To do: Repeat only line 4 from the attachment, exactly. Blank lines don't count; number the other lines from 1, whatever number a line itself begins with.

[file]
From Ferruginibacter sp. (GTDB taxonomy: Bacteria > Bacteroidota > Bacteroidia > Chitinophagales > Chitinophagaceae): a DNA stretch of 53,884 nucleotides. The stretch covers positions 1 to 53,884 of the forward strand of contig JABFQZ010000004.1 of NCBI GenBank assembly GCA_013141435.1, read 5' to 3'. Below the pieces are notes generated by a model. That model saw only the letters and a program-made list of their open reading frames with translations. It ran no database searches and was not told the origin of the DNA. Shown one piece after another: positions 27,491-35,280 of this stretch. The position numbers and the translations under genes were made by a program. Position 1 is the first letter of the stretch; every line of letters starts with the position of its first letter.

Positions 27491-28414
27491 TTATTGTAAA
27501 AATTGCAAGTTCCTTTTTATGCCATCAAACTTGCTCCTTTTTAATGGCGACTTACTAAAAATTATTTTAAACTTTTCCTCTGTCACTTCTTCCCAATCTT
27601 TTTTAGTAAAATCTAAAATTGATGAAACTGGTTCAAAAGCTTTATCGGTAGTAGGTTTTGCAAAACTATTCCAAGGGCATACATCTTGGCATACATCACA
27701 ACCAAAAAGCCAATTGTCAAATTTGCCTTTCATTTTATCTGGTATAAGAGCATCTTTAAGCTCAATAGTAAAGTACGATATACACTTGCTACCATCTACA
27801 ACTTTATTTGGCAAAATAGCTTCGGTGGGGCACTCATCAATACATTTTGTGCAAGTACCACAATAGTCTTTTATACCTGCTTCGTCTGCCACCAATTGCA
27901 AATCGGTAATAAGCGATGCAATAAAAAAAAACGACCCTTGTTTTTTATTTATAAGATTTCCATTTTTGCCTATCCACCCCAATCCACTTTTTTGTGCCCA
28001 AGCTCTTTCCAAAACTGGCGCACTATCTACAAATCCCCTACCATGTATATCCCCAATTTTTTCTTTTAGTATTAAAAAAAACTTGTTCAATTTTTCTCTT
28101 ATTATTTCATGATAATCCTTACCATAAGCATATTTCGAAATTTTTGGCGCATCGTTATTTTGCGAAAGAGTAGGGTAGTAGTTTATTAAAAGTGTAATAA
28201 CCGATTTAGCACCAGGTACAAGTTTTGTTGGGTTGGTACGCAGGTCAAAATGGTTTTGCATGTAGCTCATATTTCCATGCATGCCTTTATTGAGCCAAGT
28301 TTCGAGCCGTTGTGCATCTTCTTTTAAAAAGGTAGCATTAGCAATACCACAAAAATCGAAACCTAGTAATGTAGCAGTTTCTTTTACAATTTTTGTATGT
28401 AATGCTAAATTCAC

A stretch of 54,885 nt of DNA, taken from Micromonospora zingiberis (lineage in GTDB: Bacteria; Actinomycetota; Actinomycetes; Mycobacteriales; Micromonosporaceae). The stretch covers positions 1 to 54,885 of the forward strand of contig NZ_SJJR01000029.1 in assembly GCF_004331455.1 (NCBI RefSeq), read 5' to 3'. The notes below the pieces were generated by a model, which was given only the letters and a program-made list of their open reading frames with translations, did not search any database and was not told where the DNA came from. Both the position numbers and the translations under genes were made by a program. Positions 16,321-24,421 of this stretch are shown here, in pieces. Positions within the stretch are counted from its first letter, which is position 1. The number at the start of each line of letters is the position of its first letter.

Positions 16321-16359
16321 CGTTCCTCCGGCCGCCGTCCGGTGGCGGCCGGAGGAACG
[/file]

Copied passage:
27501 AATTGCAAGTTCCTTTTTATGCCATCAAACTTGCTCCTTTTTAATGGCGACTTACTAAAAATTATTTTAAACTTTTCCTCTGTCACTTCTTCCCAATCTT